Hazards and Risks

Backpack hiker on park trail
Always be prepared when hiking and camping in the backcounty.

Christine Hoyer Photo

Hiking and camping in the backcountry, even on short trips, can be challenging and risky and requires careful planning before you begin. Your safety depends on your own good judgment, adequate preparation and constant observation.

Trees and Limbs: Before you set up camp, take a moment to look up and around you for any trees or limbs that may pose a hazard. Camp away from any areas that may be threatened by tree or limb fall.

Wind: High winds associated with approaching weather fronts can bring down trees and limbs. Wind can also decrease your ability to keep warm.

Stream Crossings and Waterfalls:

1. Don't attempt to cross any stream unless you are sure you can make it.

2. As a general rule, do not attempt to cross any white water (water that is flowing rapidly enough to have white-colored areas) if it is above your knees.

3. Scout the stream bank for the best location to cross. The best location may not be where the trail comes into the stream.
4. Often the most narrow point of the stream is not the best place to cross as water flows more quickly in that area.
5. Undo the chest strap and hip belt of your pack before crossing any stream. If you fall in, you can quickly escape from your pack. Otherwise, the weight of the pack can help drag you downstream or pull you under water.
6. Wear shoes to protect your feet. Many hikers bring water sandals or shoes for creek crossings.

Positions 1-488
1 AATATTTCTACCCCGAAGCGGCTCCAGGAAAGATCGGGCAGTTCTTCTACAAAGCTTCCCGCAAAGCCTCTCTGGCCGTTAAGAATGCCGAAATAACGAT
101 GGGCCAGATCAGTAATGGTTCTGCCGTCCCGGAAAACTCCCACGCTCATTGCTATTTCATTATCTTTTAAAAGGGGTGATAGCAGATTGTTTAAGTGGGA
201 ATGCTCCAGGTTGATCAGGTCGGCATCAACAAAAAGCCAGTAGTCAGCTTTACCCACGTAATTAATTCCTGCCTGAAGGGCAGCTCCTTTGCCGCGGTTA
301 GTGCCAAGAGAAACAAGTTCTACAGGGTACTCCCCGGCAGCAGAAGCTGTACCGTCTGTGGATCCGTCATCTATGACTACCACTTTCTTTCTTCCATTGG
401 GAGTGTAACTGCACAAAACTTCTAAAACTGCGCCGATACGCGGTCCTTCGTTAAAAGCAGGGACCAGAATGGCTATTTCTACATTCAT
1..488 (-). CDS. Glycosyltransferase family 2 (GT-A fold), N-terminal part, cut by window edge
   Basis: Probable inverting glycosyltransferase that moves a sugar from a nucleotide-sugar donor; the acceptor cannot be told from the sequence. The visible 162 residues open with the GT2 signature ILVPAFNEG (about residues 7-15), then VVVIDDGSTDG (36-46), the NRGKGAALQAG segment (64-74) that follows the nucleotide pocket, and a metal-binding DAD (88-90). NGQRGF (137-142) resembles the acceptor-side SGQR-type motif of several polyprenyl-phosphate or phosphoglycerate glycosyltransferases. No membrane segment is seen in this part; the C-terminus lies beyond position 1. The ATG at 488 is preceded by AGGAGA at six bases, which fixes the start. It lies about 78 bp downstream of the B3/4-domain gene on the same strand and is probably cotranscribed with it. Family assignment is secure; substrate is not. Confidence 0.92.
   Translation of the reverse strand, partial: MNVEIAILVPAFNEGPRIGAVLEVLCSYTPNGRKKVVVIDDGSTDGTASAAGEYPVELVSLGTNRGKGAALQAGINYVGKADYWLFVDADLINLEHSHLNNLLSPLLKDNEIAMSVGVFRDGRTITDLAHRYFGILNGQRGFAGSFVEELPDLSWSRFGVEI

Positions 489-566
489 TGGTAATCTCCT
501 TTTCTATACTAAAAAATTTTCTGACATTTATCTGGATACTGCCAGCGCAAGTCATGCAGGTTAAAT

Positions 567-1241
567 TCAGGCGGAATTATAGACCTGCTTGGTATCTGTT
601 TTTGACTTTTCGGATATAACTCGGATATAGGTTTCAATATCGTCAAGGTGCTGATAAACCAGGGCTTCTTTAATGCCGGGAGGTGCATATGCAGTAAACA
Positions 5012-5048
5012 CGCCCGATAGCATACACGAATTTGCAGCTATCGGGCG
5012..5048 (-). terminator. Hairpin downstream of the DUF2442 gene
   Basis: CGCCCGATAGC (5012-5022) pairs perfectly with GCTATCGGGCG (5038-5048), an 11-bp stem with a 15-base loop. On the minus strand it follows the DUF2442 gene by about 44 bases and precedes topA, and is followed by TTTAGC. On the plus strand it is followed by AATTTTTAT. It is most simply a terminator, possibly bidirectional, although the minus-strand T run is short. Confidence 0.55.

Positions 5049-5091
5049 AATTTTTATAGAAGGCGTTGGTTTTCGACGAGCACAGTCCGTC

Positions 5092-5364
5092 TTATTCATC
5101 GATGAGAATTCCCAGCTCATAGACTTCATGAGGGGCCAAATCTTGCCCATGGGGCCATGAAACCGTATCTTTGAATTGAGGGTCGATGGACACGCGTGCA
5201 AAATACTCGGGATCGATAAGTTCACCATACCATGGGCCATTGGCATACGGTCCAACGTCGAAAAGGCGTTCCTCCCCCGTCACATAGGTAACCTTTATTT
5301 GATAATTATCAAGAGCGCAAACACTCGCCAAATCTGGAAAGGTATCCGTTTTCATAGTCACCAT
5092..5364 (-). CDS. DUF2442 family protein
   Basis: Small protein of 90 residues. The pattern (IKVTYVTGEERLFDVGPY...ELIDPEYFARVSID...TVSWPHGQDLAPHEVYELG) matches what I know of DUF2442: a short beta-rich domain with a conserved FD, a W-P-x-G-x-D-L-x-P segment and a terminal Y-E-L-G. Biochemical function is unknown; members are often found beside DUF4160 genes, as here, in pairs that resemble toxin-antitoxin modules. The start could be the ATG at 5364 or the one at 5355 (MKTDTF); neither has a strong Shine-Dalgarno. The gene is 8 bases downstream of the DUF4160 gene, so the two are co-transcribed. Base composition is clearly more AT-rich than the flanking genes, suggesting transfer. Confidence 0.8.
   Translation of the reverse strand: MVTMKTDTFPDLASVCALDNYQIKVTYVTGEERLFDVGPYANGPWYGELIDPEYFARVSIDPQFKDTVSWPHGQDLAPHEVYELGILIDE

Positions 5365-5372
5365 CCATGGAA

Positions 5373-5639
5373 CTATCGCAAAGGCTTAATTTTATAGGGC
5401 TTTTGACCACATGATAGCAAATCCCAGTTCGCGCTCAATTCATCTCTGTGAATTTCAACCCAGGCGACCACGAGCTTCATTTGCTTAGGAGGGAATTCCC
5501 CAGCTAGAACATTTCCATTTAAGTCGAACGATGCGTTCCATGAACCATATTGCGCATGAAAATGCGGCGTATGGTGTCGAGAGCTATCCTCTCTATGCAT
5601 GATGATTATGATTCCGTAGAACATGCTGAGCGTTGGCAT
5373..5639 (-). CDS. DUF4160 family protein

7. Use hiking poles or stout sticks to help you get across.
8. Most stream rocks in the Smokies are extremely slippery.
9. If you lose your footing, float with your feet downstream to protect your head and upper body.
10. Many rain swollen streams in the Smokies are too dangerous to cross. If in doubt, don't do it!
11. Never camp next to a rain swollen stream and never camp next to a stream during heavy rain. Flash floods are common and can easily sweep away equipment and people.
12. Never climb on waterfalls. There have been many fatalities in the park from doing so.

Drinking Water: All water obtained in the backcountry should be treated before drinking to protect you from health hazards. Either boil water for at least one minute or use a high-quality water filter designed for backcountry use. Chemical disinfectants require very long contact times for the water temperatures found in the Smokies. Although most park waters are clear and free-running you should never drink untreated water!

Hypothermia: Hypothermia is when body temperature falls below the point at which the body can maintain its own heat. It is an all-season killer and results from exposure to a combination of wind, rain and cold. A higher elevations, a hiker can succumb to hypothermia even in summer and hypothermia symptoms can appear quickly even in mild weather. Be prepared for sudden weather changes and learn how to take care of yourself in various weather extremes. Always carry rain gear as storms arise quickly.

Last updated: April 14, 2015

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